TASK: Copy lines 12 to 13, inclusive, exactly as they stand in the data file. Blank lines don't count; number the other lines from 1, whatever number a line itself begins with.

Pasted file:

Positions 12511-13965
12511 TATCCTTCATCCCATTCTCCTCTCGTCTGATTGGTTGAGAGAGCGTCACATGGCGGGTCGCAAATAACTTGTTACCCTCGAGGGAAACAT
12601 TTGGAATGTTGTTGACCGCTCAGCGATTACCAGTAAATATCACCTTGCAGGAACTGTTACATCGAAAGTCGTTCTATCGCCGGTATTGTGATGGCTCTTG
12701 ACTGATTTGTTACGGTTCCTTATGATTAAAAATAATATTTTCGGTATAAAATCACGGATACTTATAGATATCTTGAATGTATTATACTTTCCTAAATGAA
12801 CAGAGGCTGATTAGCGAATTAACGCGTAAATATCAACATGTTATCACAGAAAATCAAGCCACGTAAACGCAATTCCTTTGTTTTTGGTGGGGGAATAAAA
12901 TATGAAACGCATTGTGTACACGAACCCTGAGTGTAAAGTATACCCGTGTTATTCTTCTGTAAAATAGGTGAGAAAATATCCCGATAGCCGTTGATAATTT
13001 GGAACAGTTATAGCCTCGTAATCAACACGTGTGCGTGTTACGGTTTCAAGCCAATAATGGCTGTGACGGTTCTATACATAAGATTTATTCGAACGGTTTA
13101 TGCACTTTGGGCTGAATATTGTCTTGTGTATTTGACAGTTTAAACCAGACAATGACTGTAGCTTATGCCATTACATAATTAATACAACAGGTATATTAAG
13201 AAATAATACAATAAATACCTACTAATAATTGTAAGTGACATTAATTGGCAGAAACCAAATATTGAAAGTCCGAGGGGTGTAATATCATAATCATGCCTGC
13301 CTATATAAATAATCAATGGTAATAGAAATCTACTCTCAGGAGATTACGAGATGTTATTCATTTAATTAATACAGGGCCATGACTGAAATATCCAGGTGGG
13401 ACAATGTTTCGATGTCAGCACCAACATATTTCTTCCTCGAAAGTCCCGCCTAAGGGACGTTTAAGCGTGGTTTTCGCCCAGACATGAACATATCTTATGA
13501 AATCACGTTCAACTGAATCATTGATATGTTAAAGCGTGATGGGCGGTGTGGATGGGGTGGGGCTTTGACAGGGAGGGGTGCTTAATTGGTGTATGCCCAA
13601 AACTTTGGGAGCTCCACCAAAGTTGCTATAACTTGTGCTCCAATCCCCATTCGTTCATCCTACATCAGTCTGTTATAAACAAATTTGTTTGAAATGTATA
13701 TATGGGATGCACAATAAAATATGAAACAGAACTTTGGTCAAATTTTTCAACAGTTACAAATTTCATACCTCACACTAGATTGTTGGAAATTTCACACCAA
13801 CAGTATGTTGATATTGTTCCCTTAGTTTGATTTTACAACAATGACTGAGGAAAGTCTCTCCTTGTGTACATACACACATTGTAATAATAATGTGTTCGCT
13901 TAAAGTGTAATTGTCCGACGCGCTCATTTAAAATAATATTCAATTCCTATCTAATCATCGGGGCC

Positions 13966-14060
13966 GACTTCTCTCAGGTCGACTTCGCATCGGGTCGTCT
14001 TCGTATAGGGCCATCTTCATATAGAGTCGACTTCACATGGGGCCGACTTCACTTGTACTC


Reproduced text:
13501 AATCACGTTCAACTGAATCATTGATATGTTAAAGCGTGATGGGCGGTGTGGATGGGGTGGGGCTTTGACAGGGAGGGGTGCTTAATTGGTGTATGCCCAA
13601 AACTTTGGGAGCTCCACCAAAGTTGCTATAACTTGTGCTCCAATCCCCATTCGTTCATCCTACATCAGTCTGTTATAAACAAATTTGTTTGAAATGTATA